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RE: The Two Way Web

From: Stefano Pogliani <stefano.pogliani@wanadoo.fr>
Date: Tue, 14 Mar 2000 09:57:03 +0100
To: "'Mark Baker - Ottawa Consumer and Embedded Div.'" <Mark.A.Baker@Canada.Sun.COM>, "'Ken MacLeod'" <ken@bitsko.slc.ut.us>, <devel@casbah.org>, <xml-dist-app@w3.org>, <soap@discuss.develop.com>
Message-ID: <000801bf8d93$52f04450$c43aa8c0@forte.com>
Hi Mark and Ken,

	reading your last messages, it seems to me that you face the problem 
under different angles.

Let's see if, with this message, I increase the confusion or I can
contribute positevely. 

	BTW, in this message I express my own opinion which do not engage 
	anybodyelse than myself.

The goal is to try to re-position the discussion in the context of the
business needs/requirements instead than in the context of the technical
definitions.

1.	It is important to access "high-level" functionalities on remote
	systems. By "high-level" I have in mind a "service level" model,
	where I invoke a "functionality" which is provided remotely	
	by something.

	There are many ways to do this : RPC, Corba, Java, DCOM etc.

	Each of these technologies make it "difficult" to manage some 
	aspect of the whole problem (security, platform dependency etc...)

2.	RPC or OO ?
	I have been discussing this issue in other situations and, again, I
	hope not to mis-target the problem.

	The RPC approach assumes that you know the "entry point" of a given
	library, in some way. The library can be statically linked,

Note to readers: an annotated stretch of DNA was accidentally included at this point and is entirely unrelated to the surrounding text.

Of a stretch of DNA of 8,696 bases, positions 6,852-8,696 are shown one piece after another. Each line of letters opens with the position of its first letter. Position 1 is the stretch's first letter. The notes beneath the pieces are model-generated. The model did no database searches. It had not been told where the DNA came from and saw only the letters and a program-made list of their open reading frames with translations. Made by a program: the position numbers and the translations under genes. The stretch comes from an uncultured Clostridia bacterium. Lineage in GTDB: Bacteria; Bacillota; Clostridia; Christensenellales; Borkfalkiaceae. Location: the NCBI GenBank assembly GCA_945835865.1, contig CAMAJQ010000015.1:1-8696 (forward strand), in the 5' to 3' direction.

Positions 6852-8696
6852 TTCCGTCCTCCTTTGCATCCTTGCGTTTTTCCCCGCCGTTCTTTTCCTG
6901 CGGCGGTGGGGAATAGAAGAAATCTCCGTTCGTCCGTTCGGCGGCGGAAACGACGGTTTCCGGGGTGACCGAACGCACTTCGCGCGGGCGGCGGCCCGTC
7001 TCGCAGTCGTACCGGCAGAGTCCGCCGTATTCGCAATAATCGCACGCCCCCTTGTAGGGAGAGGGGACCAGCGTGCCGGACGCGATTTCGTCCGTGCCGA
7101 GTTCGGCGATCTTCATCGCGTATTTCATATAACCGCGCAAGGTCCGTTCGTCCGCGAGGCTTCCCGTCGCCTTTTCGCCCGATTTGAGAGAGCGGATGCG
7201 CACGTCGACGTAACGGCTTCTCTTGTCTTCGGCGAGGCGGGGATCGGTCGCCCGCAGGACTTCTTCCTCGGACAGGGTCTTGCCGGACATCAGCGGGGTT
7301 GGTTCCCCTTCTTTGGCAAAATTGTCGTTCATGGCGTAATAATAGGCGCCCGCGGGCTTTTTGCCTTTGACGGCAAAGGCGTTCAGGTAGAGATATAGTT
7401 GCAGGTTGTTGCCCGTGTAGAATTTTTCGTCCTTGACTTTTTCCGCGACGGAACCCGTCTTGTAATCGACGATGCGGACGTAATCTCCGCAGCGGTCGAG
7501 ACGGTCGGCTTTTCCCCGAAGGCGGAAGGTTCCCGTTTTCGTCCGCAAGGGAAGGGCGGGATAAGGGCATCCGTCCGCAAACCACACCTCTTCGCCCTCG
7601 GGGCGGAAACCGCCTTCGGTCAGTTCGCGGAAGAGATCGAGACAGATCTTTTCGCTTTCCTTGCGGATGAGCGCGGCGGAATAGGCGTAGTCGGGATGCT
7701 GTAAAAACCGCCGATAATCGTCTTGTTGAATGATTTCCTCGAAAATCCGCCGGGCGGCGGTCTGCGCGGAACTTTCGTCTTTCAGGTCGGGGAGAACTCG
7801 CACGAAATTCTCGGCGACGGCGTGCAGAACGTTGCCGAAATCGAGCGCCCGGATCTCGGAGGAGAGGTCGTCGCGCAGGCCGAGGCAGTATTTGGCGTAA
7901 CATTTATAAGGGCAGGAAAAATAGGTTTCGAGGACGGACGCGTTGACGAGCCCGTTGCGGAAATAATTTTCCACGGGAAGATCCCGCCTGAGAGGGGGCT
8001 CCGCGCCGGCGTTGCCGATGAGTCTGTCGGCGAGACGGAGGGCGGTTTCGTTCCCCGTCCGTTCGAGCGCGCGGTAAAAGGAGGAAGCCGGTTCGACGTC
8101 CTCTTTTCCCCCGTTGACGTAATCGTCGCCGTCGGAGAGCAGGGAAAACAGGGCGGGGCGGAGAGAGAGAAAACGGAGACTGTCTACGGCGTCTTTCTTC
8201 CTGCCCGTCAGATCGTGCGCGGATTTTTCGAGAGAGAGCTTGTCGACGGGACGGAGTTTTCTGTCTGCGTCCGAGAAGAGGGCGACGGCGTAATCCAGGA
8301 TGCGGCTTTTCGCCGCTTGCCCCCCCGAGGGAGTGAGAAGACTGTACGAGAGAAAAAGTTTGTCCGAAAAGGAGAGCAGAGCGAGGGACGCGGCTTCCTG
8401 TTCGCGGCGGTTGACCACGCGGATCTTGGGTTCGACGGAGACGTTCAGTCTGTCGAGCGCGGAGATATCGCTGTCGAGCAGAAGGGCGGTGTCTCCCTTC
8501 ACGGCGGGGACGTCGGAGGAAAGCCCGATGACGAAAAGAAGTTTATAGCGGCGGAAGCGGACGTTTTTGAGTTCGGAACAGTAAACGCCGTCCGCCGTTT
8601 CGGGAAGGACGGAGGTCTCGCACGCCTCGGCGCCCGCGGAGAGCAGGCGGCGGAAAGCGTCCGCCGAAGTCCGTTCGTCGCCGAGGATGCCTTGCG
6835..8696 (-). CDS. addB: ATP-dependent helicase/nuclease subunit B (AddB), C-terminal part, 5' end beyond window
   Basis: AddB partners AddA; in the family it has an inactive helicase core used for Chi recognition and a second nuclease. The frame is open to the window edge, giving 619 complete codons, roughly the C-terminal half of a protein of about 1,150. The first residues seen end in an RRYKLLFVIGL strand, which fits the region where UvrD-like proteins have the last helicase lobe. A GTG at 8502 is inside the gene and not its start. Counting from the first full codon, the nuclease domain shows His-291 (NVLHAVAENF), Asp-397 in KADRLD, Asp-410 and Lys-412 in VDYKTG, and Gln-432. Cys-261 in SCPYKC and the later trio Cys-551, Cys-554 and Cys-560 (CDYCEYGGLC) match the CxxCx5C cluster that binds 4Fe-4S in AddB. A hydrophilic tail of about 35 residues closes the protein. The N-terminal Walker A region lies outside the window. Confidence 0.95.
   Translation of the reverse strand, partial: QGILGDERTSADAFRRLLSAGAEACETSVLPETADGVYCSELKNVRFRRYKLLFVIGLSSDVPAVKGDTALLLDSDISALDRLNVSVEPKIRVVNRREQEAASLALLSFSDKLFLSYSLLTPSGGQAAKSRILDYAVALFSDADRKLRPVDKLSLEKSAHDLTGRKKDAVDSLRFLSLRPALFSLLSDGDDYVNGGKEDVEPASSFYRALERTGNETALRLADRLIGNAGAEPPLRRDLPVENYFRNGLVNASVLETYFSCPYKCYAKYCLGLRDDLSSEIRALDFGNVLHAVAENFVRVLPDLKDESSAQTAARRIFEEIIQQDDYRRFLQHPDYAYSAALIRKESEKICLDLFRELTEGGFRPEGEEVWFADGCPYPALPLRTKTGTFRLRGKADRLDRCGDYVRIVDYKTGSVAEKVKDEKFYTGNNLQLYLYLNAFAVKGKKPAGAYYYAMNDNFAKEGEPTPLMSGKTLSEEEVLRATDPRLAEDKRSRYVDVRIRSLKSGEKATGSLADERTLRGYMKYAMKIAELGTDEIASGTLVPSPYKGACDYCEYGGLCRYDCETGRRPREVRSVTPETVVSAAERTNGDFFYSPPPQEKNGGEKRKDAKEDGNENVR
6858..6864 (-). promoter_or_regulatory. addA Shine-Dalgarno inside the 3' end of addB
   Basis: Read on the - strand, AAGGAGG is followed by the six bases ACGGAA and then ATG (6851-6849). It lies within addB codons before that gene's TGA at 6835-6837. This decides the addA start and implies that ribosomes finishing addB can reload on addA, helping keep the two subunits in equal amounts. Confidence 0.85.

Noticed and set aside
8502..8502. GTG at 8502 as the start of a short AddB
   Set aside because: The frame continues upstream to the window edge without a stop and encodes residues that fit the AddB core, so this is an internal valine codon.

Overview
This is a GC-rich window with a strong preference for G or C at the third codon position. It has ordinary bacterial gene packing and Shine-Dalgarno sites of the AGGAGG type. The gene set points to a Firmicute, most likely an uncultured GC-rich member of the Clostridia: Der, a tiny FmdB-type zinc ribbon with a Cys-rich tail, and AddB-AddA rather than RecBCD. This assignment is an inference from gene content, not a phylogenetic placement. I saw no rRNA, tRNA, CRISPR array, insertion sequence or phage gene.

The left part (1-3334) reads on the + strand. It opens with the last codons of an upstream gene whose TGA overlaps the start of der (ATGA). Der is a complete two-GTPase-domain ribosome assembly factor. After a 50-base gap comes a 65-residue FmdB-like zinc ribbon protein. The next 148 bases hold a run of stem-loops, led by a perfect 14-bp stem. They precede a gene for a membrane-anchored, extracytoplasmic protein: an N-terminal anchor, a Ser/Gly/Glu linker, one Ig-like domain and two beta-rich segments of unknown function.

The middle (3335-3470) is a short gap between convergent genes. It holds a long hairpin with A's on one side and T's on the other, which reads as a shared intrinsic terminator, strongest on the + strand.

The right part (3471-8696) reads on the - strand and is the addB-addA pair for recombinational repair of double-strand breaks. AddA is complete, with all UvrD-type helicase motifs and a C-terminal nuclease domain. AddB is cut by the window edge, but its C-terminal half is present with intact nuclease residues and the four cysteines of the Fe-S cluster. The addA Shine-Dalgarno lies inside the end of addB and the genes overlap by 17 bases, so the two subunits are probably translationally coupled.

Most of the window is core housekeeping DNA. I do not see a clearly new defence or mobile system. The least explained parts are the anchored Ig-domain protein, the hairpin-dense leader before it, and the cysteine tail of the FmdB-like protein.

dynamically linked or remotely accessed.

	The OO approach assumes you execute an action on a given object. The
	object can be local or brokered somewhere else, doesn't matter.

	A part from the obvious advantages of an OO approach, at the end,
	we are talking about executing "function calls" (do not misunderstand 
	me here, I am talking about the advantages of OO...)

3.	Now, the game is to make different systems (software systems) which do not
	know each other talking together. These systems are different because of 
	platforms, of languages and technologies. 

	What I need is to establish a communication among them in the less invasive 
	way I could imagine and in the quickest way I can.
		- less invasive : I cannot sometimes change the installed products
		  nor I can add some additional layers because the target machine
		  will never support it..
		- quickest : the business requires integration as a differentiating
		  factor. I need to serve my users (jnternal or external) "now"

	So, a "unified" way of talking is required.

4.	IMHO, the most simple way to provide this "unified way of talking" is
	by exposing "ENTRY POINTS" corresponding to the "FUNCTIONALITIES" I need 
	to access on a different system. 
	I do not care, here, of Set/Get in the OO way. Maybe the functionality I want
	to expose (and, on the other side, I want to use) is just Set/Get of an
	object property...or maybe is starting a CICS Transactions.

	Here we are talking BUSINESS. When I say this, I say that the granularity 
	is defined by the business and not by us technical people.

	If I expose "Entry Points", the most natural way of doing is, IMHO,